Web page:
Book Review: The Magician King

magician king Lev Grossman’s The MagiciansBook Review: The Magician King posed the question “What if your childhood fantasy turned out to be real?” Quentin Coldwater had always been obsessed with magic, and particularly with Fillory, a Narnia-like land from a series of Narnia-like kids books. Well, it turned out that a world full of magic is a lot less romantic than Quentin imagined.

Replete with nods to Hogwarts and various other fantasy worlds, Grossman ushered his characters through the years at Brakebills, an elite private school for Magicians. There, the students grappled with more than just magic. Love, sex, drugs, disenchantment – all the innumerable pangs of young adulthood were every bit as challenging as mastering a new enchantment.

And when Fillory itself turned out to be real, it was nothing like the books. Magic, we discover, is a violent and dangerous thing.

This is largely the theme of Grossman’s second book The Magician KingBook Review: The Magician King, an even more haunting tale than the first. Quentin and friends are now kings and queens of Fillory, a land that has no need for kings and queens. It does, however, have a need for heroes. Magic may have been a grand accident, and it may be in trouble.

So begins one of two adventures that comprise The Magician King. Quentin’s quest to find the seven golden keys is a swashbuckling voyage across worlds and oceans, full of mythical creatures and magical islands. The second adventure is more down to earth, and it’s not Quentin’s. His childhood friend, Julia, didn’t pass the Brakebills entrance exam in the first novel, but she shows up a fully trained witch at the end of the book.

The Magician King is largely Julia’s story. We learn about the underground magic scene, the safe-houses where amateur wizards and witches come to learn parlor tricks and trade secrets. We follow Julia’s downward spiral of depression and obsession and pain to its dark conclusion.

Grossman’s storytelling here is masterful. He binds Quentin’s quest and Julia’s own journey into darkness together in surprising, troubling ways.

Still, Julia’s story is violent and dark almost to a fault. Grossman is tackling heavy material here, with profound implications about religion, society, and the role of women in contemporary fantasy. At moments it feels like he uses a battle-axe where he should be using a scalpel. Theology and sexual violence and the dark, deep gods of folklore permeate Julia’s story. Throughout the book Julia is broken. By the end of it we learn why. I’m still not sure that magic can save her.

Quentin and Julia are both on quests much deeper and more profound than magic keys or magical salvation.  They are out to find meaning in a world of apathy and abundance. In the real world, Julia’s family is loving, well-off, her college and career prospects rich. Fillory is a post-scarcity Utopia, where Quentin should have everything his heart desires. And yet, with all this – and magic, too – neither has managed to find happiness.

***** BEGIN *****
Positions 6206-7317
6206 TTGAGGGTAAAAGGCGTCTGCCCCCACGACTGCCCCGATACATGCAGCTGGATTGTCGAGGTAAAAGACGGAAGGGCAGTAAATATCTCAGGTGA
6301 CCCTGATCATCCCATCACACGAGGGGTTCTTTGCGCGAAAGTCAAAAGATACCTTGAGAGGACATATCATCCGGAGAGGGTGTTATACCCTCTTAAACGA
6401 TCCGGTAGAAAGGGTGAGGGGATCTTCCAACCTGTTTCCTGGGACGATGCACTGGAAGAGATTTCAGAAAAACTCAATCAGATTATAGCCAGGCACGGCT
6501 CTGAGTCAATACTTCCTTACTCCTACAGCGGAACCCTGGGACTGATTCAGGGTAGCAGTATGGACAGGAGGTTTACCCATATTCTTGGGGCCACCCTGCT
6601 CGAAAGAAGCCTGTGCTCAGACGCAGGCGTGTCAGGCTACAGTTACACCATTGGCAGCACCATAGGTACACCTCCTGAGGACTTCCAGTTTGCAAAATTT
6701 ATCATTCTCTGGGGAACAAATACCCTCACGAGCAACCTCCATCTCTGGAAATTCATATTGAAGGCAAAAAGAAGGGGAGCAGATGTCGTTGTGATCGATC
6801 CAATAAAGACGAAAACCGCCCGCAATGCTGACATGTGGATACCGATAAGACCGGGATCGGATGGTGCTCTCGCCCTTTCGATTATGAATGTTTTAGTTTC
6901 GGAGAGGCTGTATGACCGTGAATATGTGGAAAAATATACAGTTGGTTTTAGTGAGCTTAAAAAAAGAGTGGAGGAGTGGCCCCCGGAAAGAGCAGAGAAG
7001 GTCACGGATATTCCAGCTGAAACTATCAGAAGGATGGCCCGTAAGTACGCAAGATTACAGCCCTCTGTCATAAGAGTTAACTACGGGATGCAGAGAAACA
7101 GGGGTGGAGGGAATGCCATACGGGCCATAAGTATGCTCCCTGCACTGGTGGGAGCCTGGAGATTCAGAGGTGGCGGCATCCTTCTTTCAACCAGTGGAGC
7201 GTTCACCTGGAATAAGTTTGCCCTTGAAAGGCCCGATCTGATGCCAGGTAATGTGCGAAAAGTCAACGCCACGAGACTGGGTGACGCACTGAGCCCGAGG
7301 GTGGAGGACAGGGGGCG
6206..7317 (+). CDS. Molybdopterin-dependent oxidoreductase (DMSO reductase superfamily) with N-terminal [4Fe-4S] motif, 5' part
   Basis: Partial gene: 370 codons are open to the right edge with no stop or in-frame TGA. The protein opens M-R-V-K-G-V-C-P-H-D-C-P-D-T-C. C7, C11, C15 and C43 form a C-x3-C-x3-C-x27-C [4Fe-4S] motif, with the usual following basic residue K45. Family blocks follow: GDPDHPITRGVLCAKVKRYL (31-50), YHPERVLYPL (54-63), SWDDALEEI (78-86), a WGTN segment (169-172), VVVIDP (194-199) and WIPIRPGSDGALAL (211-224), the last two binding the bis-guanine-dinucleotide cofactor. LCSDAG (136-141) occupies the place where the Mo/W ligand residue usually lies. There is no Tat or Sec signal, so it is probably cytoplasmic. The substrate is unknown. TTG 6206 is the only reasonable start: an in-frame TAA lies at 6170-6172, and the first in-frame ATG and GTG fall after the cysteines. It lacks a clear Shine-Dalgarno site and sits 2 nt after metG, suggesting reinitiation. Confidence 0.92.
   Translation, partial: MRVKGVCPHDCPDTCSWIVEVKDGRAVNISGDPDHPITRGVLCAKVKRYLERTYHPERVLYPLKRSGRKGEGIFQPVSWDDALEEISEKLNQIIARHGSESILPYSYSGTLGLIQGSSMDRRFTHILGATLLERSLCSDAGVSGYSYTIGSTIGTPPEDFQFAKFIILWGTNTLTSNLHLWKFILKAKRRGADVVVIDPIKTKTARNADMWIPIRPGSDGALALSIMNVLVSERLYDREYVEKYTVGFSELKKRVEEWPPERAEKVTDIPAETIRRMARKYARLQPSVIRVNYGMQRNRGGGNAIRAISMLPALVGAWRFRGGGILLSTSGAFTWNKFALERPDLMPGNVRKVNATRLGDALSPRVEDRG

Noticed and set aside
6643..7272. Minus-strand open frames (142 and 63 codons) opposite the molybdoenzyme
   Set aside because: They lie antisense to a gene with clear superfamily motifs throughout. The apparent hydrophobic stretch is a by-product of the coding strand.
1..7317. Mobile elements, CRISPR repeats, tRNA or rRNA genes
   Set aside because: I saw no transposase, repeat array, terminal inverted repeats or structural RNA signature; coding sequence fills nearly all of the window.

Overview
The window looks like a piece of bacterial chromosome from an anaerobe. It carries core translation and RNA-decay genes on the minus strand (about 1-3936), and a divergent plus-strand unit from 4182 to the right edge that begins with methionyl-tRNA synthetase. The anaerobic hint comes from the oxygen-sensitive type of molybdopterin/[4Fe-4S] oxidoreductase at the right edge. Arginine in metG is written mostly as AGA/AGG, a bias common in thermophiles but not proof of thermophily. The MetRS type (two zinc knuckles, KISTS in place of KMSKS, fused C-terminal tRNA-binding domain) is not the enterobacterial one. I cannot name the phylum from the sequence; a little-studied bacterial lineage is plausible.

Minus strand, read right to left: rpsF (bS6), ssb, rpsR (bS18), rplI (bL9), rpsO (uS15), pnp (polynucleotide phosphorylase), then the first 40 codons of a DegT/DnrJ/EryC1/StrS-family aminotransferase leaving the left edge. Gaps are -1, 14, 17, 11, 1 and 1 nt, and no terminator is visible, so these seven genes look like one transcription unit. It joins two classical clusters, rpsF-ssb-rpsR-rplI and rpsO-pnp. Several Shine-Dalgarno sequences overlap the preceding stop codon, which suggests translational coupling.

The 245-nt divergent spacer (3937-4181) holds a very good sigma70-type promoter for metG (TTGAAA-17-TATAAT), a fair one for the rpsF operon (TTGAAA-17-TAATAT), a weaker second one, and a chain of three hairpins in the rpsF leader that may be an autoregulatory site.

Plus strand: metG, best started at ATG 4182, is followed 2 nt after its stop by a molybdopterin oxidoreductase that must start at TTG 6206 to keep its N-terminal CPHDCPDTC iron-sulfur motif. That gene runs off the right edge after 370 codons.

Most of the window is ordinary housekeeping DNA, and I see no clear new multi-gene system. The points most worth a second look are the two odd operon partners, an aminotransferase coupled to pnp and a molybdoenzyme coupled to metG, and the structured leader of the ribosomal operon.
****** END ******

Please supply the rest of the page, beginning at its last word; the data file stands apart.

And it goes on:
On the other side of the rabbit hole is more pain than either bargained for or knows how to handle. Underscoring much of the magic in The Magician King is the knowledge that a deeper, more threatening magic looms just beneath everything our heroes know and love, threatening to pull the rug out from under them entirely. To be a hero, Quentin discovers, is to lose everything.

And yet, one wonders if saving Fillory, if saving magic, is really such a good idea. The real world beckons, with all its own problems and adventures. Magic might just be a tragic sideshow after all, with consequences far too real to be fantasy.

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6 thoughts on “Book Review: The Magician King

  1. I don’t want to fill this all up, but I’m also not sure if others will jump in.

    As I’ve mentioned before, I found the old gods plot incredibly clunky. They’re there, but they’re not really all that menacing because we don’t really see them do anything in particular. Then there’s the key MacGuffins, and then everything is fine. It’s a very weird way to handle a plot element, even if it gives him the excuse to do some great drawing of characters on top of that canvas.

    Of course, I also don’t really believe they’re gone, per se, and Asmodeus is a giant screaming loose end, so maybe these complaints won’t really matter after the third book. Still, I feel like this book didn’t do what I needed it to do.

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    • I wonder if the keys were more of a statement about magic quests than a plot element – more of a critique of this sort of plot element than anything else, and this is why we spend so much more time drawing out the characters. The old gods, I suspect, are not gone.

      And yes, the old old gods were a bit clunky here. The folkloric gods, however, were done with quite a bit more skill.

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